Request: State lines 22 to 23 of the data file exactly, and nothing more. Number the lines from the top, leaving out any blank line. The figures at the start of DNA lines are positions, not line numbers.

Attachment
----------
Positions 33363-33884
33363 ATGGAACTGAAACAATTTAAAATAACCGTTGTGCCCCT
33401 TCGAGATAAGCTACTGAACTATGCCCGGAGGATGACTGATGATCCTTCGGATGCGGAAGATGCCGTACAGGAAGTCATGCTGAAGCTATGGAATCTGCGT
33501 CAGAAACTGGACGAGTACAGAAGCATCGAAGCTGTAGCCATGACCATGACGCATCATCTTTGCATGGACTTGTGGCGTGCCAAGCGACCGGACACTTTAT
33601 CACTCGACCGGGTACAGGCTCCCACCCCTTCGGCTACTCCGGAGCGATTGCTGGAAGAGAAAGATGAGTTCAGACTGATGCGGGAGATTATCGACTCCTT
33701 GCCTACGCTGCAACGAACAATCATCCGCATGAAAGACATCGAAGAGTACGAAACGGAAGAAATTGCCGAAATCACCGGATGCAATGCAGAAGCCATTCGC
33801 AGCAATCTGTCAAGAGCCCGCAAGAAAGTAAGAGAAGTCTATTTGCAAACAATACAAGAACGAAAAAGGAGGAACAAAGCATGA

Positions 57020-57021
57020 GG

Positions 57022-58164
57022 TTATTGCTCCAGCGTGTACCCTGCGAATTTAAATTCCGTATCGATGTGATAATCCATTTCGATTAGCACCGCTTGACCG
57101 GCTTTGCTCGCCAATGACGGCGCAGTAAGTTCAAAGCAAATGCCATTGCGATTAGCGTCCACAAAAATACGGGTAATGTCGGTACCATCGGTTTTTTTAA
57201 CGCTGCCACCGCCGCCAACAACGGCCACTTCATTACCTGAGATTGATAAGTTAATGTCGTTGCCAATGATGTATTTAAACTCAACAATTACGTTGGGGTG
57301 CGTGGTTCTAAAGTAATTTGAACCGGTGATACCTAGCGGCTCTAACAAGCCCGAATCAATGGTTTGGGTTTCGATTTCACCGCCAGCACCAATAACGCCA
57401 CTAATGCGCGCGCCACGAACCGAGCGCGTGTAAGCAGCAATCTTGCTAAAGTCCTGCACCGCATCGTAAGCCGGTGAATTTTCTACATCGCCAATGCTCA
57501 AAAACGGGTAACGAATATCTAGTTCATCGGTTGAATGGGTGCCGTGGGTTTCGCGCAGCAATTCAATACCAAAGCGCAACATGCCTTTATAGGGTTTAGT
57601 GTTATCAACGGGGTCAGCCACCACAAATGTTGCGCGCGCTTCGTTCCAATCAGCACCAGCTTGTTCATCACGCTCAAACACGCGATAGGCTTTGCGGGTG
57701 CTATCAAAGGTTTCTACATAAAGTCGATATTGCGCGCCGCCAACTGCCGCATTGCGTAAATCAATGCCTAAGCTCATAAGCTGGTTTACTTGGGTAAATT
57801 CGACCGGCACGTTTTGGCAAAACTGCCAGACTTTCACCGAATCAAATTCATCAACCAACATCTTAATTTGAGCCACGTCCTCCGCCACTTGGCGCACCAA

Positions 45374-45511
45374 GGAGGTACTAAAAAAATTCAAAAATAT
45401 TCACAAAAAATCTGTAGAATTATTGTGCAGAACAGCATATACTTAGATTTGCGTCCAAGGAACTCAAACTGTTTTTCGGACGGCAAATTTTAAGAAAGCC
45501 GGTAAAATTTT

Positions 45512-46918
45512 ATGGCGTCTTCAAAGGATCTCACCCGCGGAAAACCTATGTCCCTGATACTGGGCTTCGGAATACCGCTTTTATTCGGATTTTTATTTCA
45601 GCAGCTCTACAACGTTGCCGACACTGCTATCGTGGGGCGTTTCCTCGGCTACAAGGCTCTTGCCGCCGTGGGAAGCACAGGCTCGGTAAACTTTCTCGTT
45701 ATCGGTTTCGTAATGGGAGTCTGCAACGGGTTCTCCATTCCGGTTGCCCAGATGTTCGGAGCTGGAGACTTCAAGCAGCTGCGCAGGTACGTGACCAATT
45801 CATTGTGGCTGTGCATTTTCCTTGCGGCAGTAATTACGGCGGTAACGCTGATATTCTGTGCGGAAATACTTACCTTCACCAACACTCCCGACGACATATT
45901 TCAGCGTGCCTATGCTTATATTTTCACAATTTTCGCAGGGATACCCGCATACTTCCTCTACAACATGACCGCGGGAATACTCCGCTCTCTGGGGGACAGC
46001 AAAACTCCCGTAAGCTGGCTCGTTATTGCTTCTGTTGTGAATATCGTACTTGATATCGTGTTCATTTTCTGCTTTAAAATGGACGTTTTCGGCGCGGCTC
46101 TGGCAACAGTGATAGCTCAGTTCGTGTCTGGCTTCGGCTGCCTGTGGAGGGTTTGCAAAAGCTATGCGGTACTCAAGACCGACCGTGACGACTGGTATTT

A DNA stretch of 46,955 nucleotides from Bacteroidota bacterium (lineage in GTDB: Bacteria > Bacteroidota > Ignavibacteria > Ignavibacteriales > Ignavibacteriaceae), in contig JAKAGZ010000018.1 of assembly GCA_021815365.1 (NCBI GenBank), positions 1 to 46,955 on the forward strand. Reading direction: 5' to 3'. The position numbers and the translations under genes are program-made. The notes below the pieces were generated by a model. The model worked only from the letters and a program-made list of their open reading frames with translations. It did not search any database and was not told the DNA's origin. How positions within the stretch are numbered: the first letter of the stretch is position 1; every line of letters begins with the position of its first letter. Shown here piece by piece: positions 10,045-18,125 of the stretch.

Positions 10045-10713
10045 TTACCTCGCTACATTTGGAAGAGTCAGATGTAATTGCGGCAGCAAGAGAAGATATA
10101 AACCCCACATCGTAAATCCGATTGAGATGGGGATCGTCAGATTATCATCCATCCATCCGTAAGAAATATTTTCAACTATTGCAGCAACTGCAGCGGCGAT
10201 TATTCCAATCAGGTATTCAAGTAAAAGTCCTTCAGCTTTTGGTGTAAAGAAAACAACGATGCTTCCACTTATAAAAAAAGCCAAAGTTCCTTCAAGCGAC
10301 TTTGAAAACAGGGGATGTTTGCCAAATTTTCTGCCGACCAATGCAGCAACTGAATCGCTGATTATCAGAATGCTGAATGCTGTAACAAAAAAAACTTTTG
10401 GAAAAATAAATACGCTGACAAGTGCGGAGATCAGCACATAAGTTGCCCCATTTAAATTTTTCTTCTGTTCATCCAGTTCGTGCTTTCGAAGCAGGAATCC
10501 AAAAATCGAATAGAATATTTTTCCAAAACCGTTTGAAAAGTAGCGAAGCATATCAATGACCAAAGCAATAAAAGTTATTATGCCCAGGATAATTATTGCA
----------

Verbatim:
45401 TCACAAAAAATCTGTAGAATTATTGTGCAGAACAGCATATACTTAGATTTGCGTCCAAGGAACTCAAACTGTTTTTCGGACGGCAAATTTTAAGAAAGCC
45501 GGTAAAATTTT